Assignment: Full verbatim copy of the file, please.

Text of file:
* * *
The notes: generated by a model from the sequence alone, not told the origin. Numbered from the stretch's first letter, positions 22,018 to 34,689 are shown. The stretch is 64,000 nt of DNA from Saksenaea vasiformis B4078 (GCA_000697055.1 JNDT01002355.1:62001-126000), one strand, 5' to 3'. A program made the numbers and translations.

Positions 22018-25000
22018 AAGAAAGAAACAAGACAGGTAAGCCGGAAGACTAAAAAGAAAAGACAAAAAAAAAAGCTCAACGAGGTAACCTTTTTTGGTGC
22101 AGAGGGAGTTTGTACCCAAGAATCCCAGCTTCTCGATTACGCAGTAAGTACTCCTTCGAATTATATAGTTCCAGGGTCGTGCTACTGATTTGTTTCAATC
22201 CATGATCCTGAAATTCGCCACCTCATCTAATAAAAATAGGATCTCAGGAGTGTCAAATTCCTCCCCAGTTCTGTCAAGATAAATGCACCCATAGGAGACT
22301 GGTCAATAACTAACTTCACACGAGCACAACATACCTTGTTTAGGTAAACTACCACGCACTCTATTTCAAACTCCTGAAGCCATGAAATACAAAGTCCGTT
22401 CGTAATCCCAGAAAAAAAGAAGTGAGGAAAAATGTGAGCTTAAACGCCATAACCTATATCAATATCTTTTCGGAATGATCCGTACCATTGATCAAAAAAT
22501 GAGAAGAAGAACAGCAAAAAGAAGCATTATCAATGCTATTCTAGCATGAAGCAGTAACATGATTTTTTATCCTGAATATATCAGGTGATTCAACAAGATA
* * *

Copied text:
The notes: generated by a model from the sequence alone, not told the origin. Numbered from the stretch's first letter, positions 22,018 to 34,689 are shown. The stretch is 64,000 nt of DNA from Saksenaea vasiformis B4078 (GCA_000697055.1 JNDT01002355.1:62001-126000), one strand, 5' to 3'. A program made the numbers and translations.

Positions 22018-25000
22018 AAGAAAGAAACAAGACAGGTAAGCCGGAAGACTAAAAAGAAAAGACAAAAAAAAAAGCTCAACGAGGTAACCTTTTTTGGTGC
22101 AGAGGGAGTTTGTACCCAAGAATCCCAGCTTCTCGATTACGCAGTAAGTACTCCTTCGAATTATATAGTTCCAGGGTCGTGCTACTGATTTGTTTCAATC
22201 CATGATCCTGAAATTCGCCACCTCATCTAATAAAAATAGGATCTCAGGAGTGTCAAATTCCTCCCCAGTTCTGTCAAGATAAATGCACCCATAGGAGACT
22301 GGTCAATAACTAACTTCACACGAGCACAACATACCTTGTTTAGGTAAACTACCACGCACTCTATTTCAAACTCCTGAAGCCATGAAATACAAAGTCCGTT
22401 CGTAATCCCAGAAAAAAAGAAGTGAGGAAAAATGTGAGCTTAAACGCCATAACCTATATCAATATCTTTTCGGAATGATCCGTACCATTGATCAAAAAAT
22501 GAGAAGAAGAACAGCAAAAAGAAGCATTATCAATGCTATTCTAGCATGAAGCAGTAACATGATTTTTTATCCTGAATATATCAGGTGATTCAACAAGATA